Kurdish fighters have agreed to join forces in a standoff with hundreds of Islamist rebels in northeastern Syria, an activist opposed to President Bashar al-Assad said on Friday.
Hundreds of fighters loyal to the Kurdish Democratic Union Party (PYD) - which has close ties to Turkey’s rebel Kurdistan Workers’ Party (PKK) - have been locked in fierce battles with fighters of the jihadist Al-Nusra Front and allied Ghuraba al-Sham group in Ras al-Ain on the border with Turkey.
“The two Kurdish national councils in western Kurdistan have agreed in Iraq to create a united military force, bringing together PYD forces and other Kurdish dissidents” in Syria, said the activist, who identified himself as Havidar.
The two councils are the main Kurdish organizations active in Syria.
On July 11, the Kurdish National Council, which comprises several Syrian Kurdish parties, met in Iraq with the People’s Council of Western Kurdistan, which is close to the PYD.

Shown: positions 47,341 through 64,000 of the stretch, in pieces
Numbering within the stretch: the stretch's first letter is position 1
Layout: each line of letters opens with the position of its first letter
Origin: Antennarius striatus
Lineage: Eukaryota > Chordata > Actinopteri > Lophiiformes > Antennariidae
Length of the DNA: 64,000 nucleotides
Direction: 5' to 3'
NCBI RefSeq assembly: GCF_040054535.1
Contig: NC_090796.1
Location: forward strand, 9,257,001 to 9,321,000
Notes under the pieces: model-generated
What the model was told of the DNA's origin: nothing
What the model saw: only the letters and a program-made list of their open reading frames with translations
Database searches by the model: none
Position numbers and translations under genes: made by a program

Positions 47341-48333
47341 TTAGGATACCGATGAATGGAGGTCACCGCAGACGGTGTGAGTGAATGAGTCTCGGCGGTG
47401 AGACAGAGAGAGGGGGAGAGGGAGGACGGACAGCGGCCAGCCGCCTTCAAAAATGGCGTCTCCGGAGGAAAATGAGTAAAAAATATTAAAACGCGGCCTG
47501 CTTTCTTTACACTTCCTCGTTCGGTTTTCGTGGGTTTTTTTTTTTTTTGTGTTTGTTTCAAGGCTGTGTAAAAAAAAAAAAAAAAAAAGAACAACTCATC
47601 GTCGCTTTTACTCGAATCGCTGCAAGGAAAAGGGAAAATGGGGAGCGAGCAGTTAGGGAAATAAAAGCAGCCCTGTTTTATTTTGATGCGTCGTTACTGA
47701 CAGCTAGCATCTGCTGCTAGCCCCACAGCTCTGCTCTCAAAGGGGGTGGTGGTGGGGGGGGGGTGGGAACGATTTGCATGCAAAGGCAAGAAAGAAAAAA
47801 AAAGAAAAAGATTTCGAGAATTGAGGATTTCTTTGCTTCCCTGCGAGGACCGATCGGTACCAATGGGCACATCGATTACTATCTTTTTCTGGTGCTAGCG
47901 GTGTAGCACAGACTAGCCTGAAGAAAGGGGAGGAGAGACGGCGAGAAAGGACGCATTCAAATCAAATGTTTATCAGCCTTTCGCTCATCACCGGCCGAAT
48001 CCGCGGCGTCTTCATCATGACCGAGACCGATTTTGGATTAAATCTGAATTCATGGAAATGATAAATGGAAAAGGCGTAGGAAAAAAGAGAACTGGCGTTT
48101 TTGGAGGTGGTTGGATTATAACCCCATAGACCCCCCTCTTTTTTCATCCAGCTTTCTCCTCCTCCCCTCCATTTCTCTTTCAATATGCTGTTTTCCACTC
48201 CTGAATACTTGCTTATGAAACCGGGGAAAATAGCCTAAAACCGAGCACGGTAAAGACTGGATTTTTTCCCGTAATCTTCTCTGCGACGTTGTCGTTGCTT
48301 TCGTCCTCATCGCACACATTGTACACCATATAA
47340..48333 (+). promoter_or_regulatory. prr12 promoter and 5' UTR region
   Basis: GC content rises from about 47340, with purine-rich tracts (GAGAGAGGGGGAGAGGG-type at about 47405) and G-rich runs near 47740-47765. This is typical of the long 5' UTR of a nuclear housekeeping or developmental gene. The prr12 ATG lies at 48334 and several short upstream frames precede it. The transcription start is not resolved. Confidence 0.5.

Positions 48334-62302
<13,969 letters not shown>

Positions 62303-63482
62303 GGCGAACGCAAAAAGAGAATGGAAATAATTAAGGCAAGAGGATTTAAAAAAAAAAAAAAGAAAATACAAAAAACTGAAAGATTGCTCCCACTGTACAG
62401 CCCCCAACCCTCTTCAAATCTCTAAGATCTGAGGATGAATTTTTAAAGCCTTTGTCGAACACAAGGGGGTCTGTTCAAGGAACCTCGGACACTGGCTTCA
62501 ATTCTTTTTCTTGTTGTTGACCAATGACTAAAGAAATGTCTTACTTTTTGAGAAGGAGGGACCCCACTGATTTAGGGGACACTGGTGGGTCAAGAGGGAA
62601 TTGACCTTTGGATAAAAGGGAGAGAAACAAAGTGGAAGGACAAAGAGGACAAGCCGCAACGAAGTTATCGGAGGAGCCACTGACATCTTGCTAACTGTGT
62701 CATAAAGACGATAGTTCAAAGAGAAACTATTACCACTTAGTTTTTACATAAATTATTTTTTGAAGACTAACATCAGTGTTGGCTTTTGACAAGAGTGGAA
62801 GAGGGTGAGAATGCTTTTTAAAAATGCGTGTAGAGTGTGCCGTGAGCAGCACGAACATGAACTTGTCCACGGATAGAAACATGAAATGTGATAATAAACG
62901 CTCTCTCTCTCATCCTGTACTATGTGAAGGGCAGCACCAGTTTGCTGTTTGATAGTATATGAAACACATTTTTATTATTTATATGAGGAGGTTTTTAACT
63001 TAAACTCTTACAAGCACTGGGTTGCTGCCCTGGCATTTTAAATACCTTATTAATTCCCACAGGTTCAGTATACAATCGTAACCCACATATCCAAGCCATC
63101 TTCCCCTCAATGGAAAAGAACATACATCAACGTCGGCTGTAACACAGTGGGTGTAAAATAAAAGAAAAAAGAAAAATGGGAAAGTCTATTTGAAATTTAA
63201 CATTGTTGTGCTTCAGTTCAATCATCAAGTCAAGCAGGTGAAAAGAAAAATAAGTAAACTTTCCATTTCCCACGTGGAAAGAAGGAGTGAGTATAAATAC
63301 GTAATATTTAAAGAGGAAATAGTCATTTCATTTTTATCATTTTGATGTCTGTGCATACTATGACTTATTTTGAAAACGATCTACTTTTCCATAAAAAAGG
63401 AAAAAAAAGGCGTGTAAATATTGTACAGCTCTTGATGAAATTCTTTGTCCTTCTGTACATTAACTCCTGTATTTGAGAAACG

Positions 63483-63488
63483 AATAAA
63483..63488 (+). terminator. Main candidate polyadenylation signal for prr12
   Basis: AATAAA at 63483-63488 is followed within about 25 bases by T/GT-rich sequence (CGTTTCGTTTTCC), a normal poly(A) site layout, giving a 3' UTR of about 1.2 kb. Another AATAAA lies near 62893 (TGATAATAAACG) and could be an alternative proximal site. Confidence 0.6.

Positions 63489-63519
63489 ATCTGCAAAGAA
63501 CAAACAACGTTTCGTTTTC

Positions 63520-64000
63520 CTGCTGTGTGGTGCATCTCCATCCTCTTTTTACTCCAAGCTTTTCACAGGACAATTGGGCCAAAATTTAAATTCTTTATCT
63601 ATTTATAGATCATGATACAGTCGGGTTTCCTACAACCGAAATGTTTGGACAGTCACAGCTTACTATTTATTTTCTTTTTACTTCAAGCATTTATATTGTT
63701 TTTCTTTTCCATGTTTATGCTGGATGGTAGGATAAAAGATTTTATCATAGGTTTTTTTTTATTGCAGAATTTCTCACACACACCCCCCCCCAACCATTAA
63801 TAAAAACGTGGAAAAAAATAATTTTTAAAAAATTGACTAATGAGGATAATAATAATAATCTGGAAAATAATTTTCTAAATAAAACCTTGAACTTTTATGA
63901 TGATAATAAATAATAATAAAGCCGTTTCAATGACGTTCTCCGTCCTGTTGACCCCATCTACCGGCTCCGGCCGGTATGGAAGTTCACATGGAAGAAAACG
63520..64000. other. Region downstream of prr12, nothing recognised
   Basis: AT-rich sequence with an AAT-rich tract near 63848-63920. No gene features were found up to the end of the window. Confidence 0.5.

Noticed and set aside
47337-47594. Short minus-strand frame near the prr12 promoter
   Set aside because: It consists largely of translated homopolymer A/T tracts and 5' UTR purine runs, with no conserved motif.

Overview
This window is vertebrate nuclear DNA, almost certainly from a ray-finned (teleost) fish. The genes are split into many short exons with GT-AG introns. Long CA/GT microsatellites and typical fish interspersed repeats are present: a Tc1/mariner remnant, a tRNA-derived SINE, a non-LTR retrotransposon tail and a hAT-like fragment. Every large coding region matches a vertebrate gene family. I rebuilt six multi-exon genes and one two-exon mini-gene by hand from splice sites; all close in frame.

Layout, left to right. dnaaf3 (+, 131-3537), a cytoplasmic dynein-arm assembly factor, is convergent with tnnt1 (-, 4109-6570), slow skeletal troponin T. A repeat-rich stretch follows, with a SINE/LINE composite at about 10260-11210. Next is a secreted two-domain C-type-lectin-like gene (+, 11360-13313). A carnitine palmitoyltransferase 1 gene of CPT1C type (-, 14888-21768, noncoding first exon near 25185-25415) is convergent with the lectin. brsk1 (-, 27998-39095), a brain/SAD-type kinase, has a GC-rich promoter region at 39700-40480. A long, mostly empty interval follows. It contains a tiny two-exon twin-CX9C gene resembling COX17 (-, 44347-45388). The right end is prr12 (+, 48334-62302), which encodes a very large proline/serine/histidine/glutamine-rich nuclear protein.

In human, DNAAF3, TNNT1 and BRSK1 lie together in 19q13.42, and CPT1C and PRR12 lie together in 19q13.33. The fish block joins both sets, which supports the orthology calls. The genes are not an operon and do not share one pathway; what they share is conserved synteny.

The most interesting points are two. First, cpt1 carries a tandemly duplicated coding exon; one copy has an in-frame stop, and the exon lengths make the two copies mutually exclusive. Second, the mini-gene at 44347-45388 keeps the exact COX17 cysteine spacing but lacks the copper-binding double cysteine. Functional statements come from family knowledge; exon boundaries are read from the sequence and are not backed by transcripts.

At the meeting they decided to form the Supreme Kurdish Council.
Friday’s agreement was announced a day after the Ghuraba al-Sham called in a video posted on the Internet for Islamist volunteers to flock to Ras al-Ain for a drive on the provincial capital Hasakeh, whose population is majority Kurdish.
“We of the Ghuraba al-Sham battalion call on the (mainstream rebel) Free Syrian Army and the mujahedeen to advance towards Ras al-Ain. Increase our numbers so that we can free the city of Hasakeh,” an unidentified rebel commander said in the footage, standing among some 50 fighters.
“And we warn all those who stand in the way of this revolt... especially the PYD and the PKK, and any other armed group, against taking any action that contradicts with the path of the revolution,” he added.
Syria’s Arab-led rebels accuse the PYD of being in cahoots with Assad’s regime.
Northern and northeastern Syria are home to the majority of the country’s two million Kurds.
In July, the army withdrew from majority Kurdish areas, leaving the ethnic group’s militia to fend for the minority’s safety.
Although Syria’s Kurds are opposed to the Assad regime, most have sought to remain neutral in the armed rebellion seeking to topple him.
Over time, they have been dragged into the fighting, after rebel assaults on majority Kurdish areas in key northern provinces.